A recently published study found that over 70% of those diagnosed obstructive sleep apnea and having an apnea-hypopnea index less than 60 are at least twice as severe when sleeping on their back as compared to other (non-supine) position.
This condition is referred to as “positional obstructive sleep apnea” (POSA). The most commonly recommended approach for treating POSA is to sew tennis balls into a night shirt. Several manufacturers (REMatee and Zzoma) developed commercial adaptations of the tennis-ball approach using cushions held in place by a waist belt or shoulder harness to restrict back-sleeping.
I recently read very promising study results using a novel position therapy device called the Night Shift. Worn on the back of the neck, Night Shift begins to vibrate when users start to sleep on their back and slowly increases in intensity until a position change occurs. For patients with POSA, 90% responded to Night Shift therapy and had a median apnea-hypopnea severity reduction of 79%!
Living News Losing weight — and keeping it off — could help sleep apnea from getting worse and could even reverse it, a small new study suggests. Researchers from Finland found that maintaining weight loss of as little as 5 percent is associated with improvement in obstructive sleep apnea, which is a sleep disorder characterized by pauses in breathing during sleep leading to disrupted sleep. The findings confirm sleep apnea treatment guidelines issued last year by the American College of Physicians, which say that the very first treatment for sleep apnea among overweight people should be weight loss, and the second treatment option should be continuous positive airway pressure (CPAP). For the new study, published in the journal Sleep Medicine, researchers followed 57 people who were obese and had mild obstructive sleep apnea. The participants were randomly assigned to one of two groups: One group underwent a year-long lifestyle intervention program, while the other group just received general diet and exercise information.
If you’ve ever counted sheep, woken up multiple times during the night or experience daytime sleepiness, you are one of the 67 percent of older adults who suffer from insomnia symptoms at least a few nights a week, according to the National Sleep Foundation. As we age, sleeplessness may become more of an issue, so we’ve rounded up the top causes of insomnia for older adults.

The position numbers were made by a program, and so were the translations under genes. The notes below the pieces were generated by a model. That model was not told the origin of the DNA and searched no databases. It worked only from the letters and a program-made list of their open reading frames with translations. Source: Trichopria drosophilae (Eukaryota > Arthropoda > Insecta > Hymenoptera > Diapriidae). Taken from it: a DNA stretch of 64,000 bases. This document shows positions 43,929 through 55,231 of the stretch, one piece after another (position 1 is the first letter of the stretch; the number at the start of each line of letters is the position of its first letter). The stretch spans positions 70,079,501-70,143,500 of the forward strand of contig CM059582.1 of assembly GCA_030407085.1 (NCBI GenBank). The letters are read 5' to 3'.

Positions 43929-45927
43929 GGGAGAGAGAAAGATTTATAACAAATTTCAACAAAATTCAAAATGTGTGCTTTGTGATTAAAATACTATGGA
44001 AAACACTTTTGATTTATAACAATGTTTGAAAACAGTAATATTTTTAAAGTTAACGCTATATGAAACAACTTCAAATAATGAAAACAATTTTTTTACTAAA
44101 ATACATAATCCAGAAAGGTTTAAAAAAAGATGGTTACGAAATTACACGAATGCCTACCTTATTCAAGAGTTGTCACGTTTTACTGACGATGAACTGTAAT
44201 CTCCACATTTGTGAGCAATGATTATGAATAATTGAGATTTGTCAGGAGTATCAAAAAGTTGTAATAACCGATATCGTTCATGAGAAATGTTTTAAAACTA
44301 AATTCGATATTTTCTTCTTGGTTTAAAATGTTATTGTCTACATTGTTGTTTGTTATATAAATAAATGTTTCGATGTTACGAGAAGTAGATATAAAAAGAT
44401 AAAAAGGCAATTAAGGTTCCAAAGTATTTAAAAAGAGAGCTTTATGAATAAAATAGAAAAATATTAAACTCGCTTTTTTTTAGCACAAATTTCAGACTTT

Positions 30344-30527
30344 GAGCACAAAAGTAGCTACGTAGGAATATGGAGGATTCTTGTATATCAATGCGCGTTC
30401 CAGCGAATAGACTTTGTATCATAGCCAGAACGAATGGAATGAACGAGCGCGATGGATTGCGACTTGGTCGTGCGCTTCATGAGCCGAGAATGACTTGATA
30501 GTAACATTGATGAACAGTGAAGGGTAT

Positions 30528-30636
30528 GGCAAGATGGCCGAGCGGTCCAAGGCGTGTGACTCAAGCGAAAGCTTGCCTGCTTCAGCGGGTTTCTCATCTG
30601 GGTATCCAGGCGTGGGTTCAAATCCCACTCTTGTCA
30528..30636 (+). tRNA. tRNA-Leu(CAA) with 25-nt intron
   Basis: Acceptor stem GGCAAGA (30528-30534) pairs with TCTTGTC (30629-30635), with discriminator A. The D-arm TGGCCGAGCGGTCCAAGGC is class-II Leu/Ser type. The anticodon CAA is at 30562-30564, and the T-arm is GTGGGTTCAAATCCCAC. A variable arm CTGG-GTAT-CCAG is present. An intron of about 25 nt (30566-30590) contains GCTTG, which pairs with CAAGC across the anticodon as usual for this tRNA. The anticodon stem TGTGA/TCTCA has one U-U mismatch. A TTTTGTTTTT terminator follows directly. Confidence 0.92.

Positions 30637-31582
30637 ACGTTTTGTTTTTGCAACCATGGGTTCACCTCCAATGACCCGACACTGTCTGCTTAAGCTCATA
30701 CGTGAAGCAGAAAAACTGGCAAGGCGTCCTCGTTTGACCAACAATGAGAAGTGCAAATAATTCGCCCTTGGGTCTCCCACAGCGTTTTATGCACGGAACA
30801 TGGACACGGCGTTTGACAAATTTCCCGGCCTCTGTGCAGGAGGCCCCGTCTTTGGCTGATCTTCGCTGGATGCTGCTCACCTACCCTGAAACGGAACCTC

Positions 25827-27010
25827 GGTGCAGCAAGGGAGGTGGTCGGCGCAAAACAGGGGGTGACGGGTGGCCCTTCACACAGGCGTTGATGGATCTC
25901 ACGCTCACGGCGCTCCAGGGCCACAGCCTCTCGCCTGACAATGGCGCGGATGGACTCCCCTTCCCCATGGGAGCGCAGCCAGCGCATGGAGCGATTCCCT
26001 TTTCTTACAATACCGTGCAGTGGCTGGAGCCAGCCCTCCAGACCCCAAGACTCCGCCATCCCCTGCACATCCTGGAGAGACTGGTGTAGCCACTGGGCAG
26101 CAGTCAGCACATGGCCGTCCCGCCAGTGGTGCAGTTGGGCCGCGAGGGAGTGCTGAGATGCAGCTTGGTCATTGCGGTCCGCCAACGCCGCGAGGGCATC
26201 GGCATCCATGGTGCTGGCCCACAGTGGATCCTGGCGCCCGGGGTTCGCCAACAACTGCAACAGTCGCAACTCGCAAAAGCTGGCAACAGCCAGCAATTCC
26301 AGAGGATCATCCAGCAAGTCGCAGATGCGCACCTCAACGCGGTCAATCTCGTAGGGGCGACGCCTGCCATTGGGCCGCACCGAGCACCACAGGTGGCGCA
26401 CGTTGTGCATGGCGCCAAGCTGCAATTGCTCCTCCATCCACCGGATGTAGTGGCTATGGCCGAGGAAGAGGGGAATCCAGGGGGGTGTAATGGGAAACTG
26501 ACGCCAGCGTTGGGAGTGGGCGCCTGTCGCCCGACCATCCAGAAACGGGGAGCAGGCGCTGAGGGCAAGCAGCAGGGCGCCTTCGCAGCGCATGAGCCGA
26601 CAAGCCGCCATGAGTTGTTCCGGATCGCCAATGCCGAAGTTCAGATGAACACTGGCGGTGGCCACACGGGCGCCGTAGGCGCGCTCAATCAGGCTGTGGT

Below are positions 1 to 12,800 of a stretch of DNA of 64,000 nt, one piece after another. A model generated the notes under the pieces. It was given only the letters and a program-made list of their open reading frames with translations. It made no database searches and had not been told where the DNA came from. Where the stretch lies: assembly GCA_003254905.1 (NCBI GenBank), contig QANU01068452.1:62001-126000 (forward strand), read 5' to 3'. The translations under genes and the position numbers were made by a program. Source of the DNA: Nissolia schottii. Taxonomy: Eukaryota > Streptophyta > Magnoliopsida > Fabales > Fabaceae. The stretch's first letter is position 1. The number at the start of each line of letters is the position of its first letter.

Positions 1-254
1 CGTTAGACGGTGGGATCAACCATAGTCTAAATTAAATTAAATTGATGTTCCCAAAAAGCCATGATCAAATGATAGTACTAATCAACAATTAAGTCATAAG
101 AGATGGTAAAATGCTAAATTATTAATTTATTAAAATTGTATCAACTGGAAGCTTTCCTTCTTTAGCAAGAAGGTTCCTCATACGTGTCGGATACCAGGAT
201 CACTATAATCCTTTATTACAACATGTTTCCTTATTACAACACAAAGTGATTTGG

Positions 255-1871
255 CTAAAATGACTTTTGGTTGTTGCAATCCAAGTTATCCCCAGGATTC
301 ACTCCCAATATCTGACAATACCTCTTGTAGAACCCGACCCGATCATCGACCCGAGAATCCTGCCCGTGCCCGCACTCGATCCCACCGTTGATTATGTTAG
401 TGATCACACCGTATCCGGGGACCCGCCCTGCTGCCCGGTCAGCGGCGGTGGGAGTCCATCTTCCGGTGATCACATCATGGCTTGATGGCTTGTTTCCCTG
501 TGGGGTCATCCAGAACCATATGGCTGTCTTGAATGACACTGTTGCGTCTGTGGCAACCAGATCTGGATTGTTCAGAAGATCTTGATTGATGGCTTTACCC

Cause #1: Circadian Rhythm
Aging causes our circadian rhythms to change and become less consistent, which makes us more susceptible to insomnia, according to the National Institutes of Health. We become sleepy earlier in the evening and wake up earlier in the morning. When we try to fight our body’s natural instincts by attempting to stay awake or sleep later, it often becomes a losing battle.
Joe Hathcoat, a truck driver suffering from severe sleep apnea gets fitted with an oral mouthpiece that will hold his jaw forward allowing him to have a larger airway. The mouthpieces are used for those with sleep apnea who can’t tolerate the large breathing masks that must be worn at night. (Sarah Nader- email@example.com)
Joe Hathcoat went in for a toothache and ended up with treatment for sleep apnea.
The dentist likely isn’t the first person thought of it when it comes to sleep and snoring problems, but more dental patients are getting help through a relatively new treatment.
As part of the paperwork at All Smiles Dental in Algonquin, Hathcoat identified some possible trouble with his sleep habits, so his dentist, Dr. Timonth Stirneman suggested he bring home a test for sleep apnea.
Those with the chronic sleep disorder suffer from pauses or shallow breathing during sleep.
I recently heard a fascinating segment on NPR’s This American Life about what it’s like to sleep on the International Space Station. IN 2011, NASA’s Dr. Cady Coleman lived aboard the ISS for more than five months. Her description of sleeping with no gravity is truly fascinating. For example, pillows don’t have meaning. She’s asked what happens if you drool in your sleep. After contemplating the nature of drooling, she concludes that it wouldn’t happen in zero gravity because the pooling of saliva wouldn’t happen, and drooling down your cheek is simply impossible. It’s kind of like that scene with Sandra Bullock in the movie, Gravity, when she starts to cry and the tear floats off as a spherical blob.
This got me thinking about sleep apnea in outer space. Obstructive Sleep Apnea is caused when the muscles of the upper airway relax during sleep and the soft tissue blocks the airway.
Originally posted by Karen Weintraub, Special for USA TODAY 10:28 a.m. EDT November 2, 2013
Sleep apnea affects an estimated 5% to 10% of Americans
and is undiagnosed in most of them. It can also lead to